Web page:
In the writing word, cliches are frowned upon. They are a fallback for the lazy writer who cannot come up with something original to say.
And yet, one particular cliche has been on my mind since Tuesday night—don’t take life for granted.
Last Wednesday, October 19, my friend Stacy Simmons went in for a surgery to remove a growth from her abdomen. She had originally been told the surgery would take place in November, but somehow an opening had appeared in the schedule. Stacy posted how excited she was that Jesus had answered her prayers to do the surgery as soon as possible. The doctors didn’t think the growth was cancerous, but I can imagine Stacy wanted it out of her body. It probably felt like a ticking time bomb.
The surgery went well, and the doctor removed a 27-lb growth. Whew! What a relief that must have been. That’s like carrying triplets.
Tuesday morning, I texted Stacy to let her know I was thinking of her and had said prayers for quick healing and good results from the doctor on testing the growth.
Tuesday evening, I received this text in reply.
“This is her daughter. She passed away today from complications.”
I couldn’t process it. Had my phone been hacked? Hers? Surely this wasn’t real. Somehow, this was a horrible prank.
I scrolled back through my previous texts. I had definitely messaged Stacy’s phone. My text history was chock full of her typical encouragements.
“Wishing you all the best tonight. You’re gonna be awesome!!”
“Thank the Lord!! I’m so happy for y’all!!!”
“Holy smokes!!! That’s so amazing!!! I’ll be happy to tag team it with you.”
Her vibrancy and infectious enthusiasm shouted from my iPhone screen.
Had someone found her phone? Answered me this way to be terribly mean?
I called a mutual friend and asked her if she’d heard anything. Her tear-choked gasp told me my answer.
I looked at Stacy’s Facebook page.
There it was. A message from her family, confirming the news. “Due to complications from the surgery…”
How was this possible?
Whether your religion teaches you the dead in Christ wake up sitting at his feet, or sleep until he returns, the dead person is immediately at peace. Stacy is fine. She’s either with or waiting for the Lord she loves.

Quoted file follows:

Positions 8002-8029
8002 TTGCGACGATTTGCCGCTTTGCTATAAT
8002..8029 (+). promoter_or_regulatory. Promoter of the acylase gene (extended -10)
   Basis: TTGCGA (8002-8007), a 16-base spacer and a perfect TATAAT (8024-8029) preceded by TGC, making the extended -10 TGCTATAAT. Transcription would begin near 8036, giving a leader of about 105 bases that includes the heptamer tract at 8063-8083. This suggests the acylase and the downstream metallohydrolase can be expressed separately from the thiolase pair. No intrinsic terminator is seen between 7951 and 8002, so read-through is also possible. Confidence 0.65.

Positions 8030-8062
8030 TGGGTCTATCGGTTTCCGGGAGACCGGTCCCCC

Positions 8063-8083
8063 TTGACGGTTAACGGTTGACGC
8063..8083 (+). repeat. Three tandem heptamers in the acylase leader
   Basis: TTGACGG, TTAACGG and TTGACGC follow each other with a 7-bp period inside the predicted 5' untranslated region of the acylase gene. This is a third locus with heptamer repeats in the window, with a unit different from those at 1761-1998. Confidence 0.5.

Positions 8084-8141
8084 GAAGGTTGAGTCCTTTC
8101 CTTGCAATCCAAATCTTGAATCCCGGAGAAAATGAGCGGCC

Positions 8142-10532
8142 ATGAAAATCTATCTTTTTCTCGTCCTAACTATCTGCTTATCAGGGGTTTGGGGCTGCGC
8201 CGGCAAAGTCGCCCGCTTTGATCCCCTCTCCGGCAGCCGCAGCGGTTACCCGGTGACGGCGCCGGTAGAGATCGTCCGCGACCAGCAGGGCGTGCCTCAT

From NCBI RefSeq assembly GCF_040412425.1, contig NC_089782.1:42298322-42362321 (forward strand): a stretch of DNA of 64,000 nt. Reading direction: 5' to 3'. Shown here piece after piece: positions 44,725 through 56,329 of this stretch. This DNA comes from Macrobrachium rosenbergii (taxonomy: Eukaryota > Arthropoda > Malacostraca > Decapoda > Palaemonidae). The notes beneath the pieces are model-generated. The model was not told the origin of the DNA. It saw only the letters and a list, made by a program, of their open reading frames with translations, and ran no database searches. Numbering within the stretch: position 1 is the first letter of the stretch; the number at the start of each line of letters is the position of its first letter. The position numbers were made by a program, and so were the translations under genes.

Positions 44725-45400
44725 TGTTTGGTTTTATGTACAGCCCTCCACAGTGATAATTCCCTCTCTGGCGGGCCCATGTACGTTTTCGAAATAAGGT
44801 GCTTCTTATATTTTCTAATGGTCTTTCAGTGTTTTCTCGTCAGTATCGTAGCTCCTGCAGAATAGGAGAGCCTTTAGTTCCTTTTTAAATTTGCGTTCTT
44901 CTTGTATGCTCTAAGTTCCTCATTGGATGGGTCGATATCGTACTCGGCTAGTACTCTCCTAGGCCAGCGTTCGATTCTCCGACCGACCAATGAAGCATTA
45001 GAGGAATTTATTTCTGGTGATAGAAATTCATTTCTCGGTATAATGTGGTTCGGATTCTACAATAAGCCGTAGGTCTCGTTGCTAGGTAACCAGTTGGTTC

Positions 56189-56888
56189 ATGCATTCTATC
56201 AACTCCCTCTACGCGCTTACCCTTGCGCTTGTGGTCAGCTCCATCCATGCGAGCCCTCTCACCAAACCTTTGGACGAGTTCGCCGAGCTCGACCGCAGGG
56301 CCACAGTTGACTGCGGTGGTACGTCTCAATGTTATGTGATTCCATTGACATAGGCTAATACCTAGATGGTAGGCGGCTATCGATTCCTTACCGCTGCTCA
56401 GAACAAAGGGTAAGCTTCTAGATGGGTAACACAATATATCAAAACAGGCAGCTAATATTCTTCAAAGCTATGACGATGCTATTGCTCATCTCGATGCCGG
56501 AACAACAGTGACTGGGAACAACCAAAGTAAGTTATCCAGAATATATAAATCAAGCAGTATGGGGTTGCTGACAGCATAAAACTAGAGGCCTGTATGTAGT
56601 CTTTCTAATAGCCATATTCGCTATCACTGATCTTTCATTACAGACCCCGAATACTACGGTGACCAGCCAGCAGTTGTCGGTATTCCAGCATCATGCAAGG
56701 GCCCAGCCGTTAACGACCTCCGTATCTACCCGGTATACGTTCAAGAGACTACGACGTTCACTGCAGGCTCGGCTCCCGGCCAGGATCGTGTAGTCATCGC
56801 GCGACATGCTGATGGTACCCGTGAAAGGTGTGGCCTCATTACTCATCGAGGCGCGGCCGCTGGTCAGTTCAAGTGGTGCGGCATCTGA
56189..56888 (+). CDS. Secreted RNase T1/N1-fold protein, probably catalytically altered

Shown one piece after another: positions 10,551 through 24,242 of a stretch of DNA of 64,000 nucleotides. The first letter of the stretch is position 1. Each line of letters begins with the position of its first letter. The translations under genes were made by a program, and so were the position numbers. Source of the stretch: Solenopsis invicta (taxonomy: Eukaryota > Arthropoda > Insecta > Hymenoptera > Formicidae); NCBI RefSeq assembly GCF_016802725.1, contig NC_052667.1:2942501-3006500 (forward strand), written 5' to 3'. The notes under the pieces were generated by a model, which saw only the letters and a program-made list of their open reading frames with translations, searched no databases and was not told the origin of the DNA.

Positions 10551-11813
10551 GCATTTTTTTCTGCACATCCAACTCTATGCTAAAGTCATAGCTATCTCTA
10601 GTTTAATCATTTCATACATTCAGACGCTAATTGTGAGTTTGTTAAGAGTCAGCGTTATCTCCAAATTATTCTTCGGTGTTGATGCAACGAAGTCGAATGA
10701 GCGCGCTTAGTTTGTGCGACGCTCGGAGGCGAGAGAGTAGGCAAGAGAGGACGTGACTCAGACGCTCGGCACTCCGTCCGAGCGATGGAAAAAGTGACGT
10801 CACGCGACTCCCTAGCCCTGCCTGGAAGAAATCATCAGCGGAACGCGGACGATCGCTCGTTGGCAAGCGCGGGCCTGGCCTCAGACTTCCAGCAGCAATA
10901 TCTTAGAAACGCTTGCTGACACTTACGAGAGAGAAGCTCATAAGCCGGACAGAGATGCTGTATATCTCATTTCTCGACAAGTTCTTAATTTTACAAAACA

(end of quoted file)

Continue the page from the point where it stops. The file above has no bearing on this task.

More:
But, oh. The rest of us.
This shock is too sudden. Too cruel.
I’m so glad I followed the prompting that urged me to send her that message. I’m grateful her family knew people loved Stacy and were concerned for her. How they wake up each morning and take their next breath with this sudden hole rent in the fabric of their lives, I cannot fathom.
So, back to the cliché … don’t take life for granted. Tell the people in your life you love them. Make the extra effort to spend time with your friends and family, even if it’s not particularly convenient for you. Tomorrow is not guaranteed for any of us.
And Stacy, please save us a seat. We’ll see you again one day.
12 Replies to “So hard to say goodbye”
Thank you Paula. My heart goes out to Stacy’s family and to you in this great and unexpected loss. Our friend and neighbor will join her within two weeks and, although we’ve had time to prepare, losing someone you love is hard. I thank God for the hope we have in Him. Seems such a sudden, shocking loss is even more devastating. God be with you. And yes, tell those you love NOW!
That hope is what keeps us going. I don’t know how unbelievers make it through grief.
So sorry to hear of your sweet friends passing but a wonderful tribute to her. My sincere condolences to you. Yes we have a hole in our lives when someone leaves us but oh the peace she is glorifying in at this time.
One of the greatest gifts from God is that peace.
The very worst sort of surprise. So sorry, Paula.
Thank you. We’re all so sad and bereft.
Thank you for these encouraging words and charge to love when we can.
It’s a timeless message.
For a lovely soul. We’ll all miss her.
Wow! That is so scarey. I am so sorry for the loss of your friend. I will be praying for her family.
Thank you. I can’t stop thinking about her. It’s such a loss.